Boxing aficionados will recognize the name Jack Johnson. The Texan became the first black heavyweight champion of the world, albeit, in 1908, when news traveled about as quickly as a snail.
Unfortunately, Johnson became a fallen figure after being imprisoned in 1913.
Johnson so severely battered Canadian Tommy Burns that Australian police stepped in and stopped the 14-round match, giving Johnson the belt. It left boxing fans searching for the next "great white hope," someone who could beat Johnson and take the title away from him.
Ultimately, fans got their wish two years later, when Jim Jefferies, the American titleholder, came out of retirement and fought Johnson in what was billed "the Battle of the Century." Johnson retained his world title, but the win led to deadly riots.
Johnson was arrested and convicted of violating the Mann Act, which made it illegal to transport women across state lines for immoral purposes. Essentially, Johnson was jailed for his romantic ties to a white woman.
After fleeing the country, Johnson returned to the U.S. to serve a 10-month jail sentence. After leaving prison, Johnson tried to revive his career, but never regained his status as world champion.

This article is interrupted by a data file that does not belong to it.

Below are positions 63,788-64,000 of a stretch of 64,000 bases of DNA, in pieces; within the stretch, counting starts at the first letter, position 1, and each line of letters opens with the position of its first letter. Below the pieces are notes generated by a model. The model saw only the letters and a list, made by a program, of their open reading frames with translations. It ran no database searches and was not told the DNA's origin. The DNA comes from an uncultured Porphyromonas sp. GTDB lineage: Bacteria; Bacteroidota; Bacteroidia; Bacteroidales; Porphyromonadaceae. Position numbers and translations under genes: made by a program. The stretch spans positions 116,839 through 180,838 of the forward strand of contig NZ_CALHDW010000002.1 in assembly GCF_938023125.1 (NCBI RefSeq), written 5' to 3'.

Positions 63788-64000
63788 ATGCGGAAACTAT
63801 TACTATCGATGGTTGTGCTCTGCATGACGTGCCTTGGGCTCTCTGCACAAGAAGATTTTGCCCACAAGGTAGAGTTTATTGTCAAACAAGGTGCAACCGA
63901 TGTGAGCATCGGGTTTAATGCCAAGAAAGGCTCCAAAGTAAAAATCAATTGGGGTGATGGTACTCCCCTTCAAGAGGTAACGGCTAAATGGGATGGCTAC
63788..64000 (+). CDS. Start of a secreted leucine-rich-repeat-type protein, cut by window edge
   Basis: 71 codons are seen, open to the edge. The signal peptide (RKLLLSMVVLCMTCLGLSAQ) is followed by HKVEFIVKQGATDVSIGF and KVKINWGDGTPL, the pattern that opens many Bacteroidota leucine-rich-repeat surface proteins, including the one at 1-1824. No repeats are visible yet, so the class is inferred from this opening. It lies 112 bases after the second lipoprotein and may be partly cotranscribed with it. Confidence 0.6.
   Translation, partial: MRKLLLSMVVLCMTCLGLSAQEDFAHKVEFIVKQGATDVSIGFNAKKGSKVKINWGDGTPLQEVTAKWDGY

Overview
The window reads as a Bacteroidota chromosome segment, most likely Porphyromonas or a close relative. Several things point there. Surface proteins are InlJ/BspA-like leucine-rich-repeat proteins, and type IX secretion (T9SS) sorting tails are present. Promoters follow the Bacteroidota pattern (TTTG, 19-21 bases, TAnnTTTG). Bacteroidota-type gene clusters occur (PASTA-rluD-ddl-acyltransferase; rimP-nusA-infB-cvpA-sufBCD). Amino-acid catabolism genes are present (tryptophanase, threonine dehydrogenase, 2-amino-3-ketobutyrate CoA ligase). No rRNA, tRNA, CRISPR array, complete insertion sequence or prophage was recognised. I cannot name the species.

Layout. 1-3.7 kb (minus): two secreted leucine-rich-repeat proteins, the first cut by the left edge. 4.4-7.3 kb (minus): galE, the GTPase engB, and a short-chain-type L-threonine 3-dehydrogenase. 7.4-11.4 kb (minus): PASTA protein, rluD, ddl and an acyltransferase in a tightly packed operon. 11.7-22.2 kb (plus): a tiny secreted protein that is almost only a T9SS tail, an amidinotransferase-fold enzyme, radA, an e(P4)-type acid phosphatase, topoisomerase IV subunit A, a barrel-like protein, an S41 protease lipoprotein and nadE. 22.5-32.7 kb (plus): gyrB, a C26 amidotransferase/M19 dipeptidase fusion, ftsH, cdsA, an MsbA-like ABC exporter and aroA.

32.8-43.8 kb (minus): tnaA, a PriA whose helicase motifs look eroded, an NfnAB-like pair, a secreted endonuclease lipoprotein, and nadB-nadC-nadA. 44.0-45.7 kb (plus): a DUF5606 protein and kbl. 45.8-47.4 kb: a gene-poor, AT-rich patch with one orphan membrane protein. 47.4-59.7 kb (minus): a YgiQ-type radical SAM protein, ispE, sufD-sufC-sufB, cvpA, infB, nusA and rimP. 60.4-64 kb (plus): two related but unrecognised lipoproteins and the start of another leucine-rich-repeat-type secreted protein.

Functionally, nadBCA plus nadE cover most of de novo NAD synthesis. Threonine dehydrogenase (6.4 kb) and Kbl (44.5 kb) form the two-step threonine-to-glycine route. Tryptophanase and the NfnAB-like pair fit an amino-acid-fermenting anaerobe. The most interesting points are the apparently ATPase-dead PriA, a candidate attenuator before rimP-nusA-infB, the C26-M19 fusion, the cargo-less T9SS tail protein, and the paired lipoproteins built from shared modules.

Johnson died in a car crash in 1946.
Fast forward nearly 100 years to the halls of Congress, where a resolution was approved on Wednesday by the House of Representatives urging Barack Obama to pardon Johnson. The Senate approved the resolution last month.
The resolution says Johnson should be posthumously pardoned "for the racially motivated conviction in 1913 that diminished the athletic, cultural and historic significance of Jack Johnson and unduly tarnished his reputation."
Ken Burns, the filmmaker known for his documentaries on the Civil War and baseball, examined Johnson's case. He found that the sentencing judge admitted a desire to "send a message" to black men about their relationships with white women.
There is no word on if or when President Obama will grant the pardon.
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